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RCT – Ultralong vs Long Ultrasound Guided Catheters

December 16, 2020

Written by Drew Clare from SAEM AEUS

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Improve the survival of your next ultrasound guided peripheral IV by selecting the longer catheter.

Why does this matter?

Regardless of what type of ED you work in, “we can’t get access on that patient,” is one of the most common phrases heard throughout a shift in the ED (second only to “we still need urine”). While many patients successfully receive an ultrasound guided IV, these lines fail twice as often as compared to standard IVs. Longer catheters (4.78 cm) are common in most EDs; however, if only 30% or less of the length of the catheter is within the vein, it is likely to fail in under 4 hours. While there is a growing trend toward early midline placement in the ED, this requires added training and costs.

Going the extra mile 1.57cm

The authors of this prospective, non-blinded RCT sought to compare the survival rates of the currently available 20-gauge 4.78 cm catheters (standard long) versus a 20-gauge 6.35 cm catheter (ultralong). Patients were screened for medical conditions suggestive of difficult IV access or a history of difficult IV access. The IV lines in this study were placed by a variety of ED staff (attendings, residents, APPs, nurses, and technicians), and all were placed proximal to the antecubital fossa. Research staff followed the patients for the life of the catheter. The median duration of catheter survival (primary outcome) was 44 hours longer in the ultralong catheter group. If 2.75cm of the catheter was in the vein, the survival was 54 hours longer (secondary outcome). There were fewer infiltrations and cases of phlebitis in the ultralong group.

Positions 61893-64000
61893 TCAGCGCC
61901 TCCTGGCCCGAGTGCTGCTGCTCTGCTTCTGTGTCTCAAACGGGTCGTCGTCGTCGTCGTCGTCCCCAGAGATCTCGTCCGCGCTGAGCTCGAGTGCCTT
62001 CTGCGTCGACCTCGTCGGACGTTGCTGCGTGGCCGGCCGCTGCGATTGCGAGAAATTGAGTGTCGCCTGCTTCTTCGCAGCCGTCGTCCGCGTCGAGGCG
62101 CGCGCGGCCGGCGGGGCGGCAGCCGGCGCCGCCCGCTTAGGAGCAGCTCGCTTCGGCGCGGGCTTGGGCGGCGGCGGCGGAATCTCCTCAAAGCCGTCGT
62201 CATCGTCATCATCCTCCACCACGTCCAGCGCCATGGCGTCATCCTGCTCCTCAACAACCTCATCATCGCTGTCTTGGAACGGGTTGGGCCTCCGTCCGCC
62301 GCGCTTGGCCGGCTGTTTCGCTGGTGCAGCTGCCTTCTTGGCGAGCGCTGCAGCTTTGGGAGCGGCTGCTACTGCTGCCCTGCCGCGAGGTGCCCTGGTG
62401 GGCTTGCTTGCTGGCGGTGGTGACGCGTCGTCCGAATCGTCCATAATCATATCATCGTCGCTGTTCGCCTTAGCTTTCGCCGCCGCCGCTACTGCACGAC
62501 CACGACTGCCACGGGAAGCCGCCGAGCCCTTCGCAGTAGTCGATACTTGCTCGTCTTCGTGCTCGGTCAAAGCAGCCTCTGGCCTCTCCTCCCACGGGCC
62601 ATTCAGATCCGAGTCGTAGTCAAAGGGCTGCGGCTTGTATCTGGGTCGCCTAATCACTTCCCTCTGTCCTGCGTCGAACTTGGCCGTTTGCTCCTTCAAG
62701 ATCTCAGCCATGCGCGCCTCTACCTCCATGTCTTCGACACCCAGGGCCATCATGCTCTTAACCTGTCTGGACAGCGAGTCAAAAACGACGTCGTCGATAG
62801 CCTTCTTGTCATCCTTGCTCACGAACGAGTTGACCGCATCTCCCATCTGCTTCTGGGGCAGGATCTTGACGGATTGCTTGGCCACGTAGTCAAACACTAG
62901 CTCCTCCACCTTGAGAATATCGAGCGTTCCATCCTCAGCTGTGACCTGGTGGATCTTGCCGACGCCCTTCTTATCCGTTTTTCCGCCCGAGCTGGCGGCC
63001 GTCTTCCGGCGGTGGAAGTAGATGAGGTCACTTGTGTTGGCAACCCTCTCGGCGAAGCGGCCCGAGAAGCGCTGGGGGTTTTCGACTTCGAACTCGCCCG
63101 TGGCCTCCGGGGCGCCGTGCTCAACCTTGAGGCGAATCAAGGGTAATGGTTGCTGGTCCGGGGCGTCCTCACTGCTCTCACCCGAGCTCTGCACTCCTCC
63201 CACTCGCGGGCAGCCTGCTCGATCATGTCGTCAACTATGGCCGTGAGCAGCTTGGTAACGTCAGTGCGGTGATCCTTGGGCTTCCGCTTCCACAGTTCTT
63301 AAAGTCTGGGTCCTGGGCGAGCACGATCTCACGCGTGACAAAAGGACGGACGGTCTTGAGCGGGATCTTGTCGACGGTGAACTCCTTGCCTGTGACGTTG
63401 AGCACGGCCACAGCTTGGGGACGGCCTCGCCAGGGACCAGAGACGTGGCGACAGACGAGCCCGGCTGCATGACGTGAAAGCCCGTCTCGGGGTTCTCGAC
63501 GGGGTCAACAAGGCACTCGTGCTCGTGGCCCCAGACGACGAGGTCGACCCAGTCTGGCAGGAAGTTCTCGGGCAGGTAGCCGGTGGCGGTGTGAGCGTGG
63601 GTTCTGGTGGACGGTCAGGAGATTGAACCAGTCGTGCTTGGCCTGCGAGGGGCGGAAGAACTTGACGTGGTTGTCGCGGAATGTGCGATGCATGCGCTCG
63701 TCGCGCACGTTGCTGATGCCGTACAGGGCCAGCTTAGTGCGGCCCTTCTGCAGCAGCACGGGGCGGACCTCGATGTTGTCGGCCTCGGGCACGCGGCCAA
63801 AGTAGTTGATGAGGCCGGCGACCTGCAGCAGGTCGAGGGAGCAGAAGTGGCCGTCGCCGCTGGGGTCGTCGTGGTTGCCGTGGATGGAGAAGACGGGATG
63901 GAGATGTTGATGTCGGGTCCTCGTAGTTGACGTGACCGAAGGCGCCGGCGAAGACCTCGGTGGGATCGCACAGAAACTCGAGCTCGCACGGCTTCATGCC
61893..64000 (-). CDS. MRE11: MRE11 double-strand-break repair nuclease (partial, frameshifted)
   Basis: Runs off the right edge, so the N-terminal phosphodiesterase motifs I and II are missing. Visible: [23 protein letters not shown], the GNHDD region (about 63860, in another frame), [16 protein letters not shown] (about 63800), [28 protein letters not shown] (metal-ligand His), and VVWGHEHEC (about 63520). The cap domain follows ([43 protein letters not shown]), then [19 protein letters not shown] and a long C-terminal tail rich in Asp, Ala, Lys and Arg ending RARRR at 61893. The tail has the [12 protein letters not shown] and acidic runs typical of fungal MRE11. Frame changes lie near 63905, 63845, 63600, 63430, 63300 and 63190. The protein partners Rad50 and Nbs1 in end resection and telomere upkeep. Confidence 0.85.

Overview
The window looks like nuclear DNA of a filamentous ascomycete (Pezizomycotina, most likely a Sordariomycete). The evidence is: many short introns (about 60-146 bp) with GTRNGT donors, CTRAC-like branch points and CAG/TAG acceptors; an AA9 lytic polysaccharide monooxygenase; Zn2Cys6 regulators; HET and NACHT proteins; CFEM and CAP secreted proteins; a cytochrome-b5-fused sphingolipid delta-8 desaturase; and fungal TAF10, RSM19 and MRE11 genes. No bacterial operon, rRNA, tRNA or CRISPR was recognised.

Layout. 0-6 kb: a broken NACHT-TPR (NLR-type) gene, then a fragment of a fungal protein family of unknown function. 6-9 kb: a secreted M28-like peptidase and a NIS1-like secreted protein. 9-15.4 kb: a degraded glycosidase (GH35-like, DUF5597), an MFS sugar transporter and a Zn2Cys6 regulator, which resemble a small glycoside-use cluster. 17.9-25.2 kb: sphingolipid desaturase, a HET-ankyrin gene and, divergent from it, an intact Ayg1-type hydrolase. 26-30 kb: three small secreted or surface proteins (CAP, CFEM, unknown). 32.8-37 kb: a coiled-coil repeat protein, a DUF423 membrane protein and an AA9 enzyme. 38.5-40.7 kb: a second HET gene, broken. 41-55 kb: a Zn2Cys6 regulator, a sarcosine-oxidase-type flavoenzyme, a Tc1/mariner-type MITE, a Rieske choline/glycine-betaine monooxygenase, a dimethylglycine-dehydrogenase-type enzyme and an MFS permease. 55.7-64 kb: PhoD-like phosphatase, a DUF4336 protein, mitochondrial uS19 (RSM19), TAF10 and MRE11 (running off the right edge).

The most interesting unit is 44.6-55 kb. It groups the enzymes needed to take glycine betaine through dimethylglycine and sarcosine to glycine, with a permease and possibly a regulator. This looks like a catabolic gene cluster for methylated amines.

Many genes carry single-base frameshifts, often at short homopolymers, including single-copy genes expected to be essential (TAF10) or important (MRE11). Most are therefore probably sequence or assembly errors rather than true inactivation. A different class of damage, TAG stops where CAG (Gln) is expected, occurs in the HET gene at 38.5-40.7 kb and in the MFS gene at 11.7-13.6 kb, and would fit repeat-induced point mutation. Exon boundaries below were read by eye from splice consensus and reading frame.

While this study could not be truly blinded based on the different lengths of the catheters being inserted, the authors did their best to account for the bias, and those assessing the catheters were not aware of the length. Although this is an industry-funded study, the intervention of obtaining longer IV catheters is simple, effective, requires no added staff training, and will likely improve the survival of your next ultrasound-guided IV.

Ultralong Versus Standard Long Peripheral Intravenous Catheters: A Randomized Controlled Trial of Ultrasonographically Guided Catheter Survival. Ann Emerg Med. 2020 Aug;76(2):134-142. doi: 10.1016/j.annemergmed.2019.11.013. Epub 2020 Jan 16.

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